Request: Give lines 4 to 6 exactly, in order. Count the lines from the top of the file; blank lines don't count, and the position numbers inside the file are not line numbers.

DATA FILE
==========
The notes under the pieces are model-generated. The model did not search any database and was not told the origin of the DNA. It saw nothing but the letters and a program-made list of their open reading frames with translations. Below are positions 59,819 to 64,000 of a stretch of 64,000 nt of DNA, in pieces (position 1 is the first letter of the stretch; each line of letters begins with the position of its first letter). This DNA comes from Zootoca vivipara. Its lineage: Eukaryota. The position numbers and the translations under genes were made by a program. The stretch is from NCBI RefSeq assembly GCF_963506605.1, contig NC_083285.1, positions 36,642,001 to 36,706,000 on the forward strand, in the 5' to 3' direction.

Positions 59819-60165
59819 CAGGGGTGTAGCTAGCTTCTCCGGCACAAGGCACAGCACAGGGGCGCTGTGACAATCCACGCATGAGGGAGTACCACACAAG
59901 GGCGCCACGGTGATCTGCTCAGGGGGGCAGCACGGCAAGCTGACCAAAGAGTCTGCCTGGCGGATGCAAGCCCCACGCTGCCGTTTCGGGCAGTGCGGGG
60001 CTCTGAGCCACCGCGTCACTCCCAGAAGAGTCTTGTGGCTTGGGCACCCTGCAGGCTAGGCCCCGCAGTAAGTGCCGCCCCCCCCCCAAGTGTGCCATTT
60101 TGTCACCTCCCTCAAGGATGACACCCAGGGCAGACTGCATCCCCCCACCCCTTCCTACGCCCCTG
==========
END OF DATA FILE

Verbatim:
59901 GGCGCCACGGTGATCTGCTCAGGGGGGCAGCACGGCAAGCTGACCAAAGAGTCTGCCTGGCGGATGCAAGCCCCACGCTGCCGTTTCGGGCAGTGCGGGG
60001 CTCTGAGCCACCGCGTCACTCCCAGAAGAGTCTTGTGGCTTGGGCACCCTGCAGGCTAGGCCCCGCAGTAAGTGCCGCCCCCCCCCCAAGTGTGCCATTT
60101 TGTCACCTCCCTCAAGGATGACACCCAGGGCAGACTGCATCCCCCCACCCCTTCCTACGCCCCTG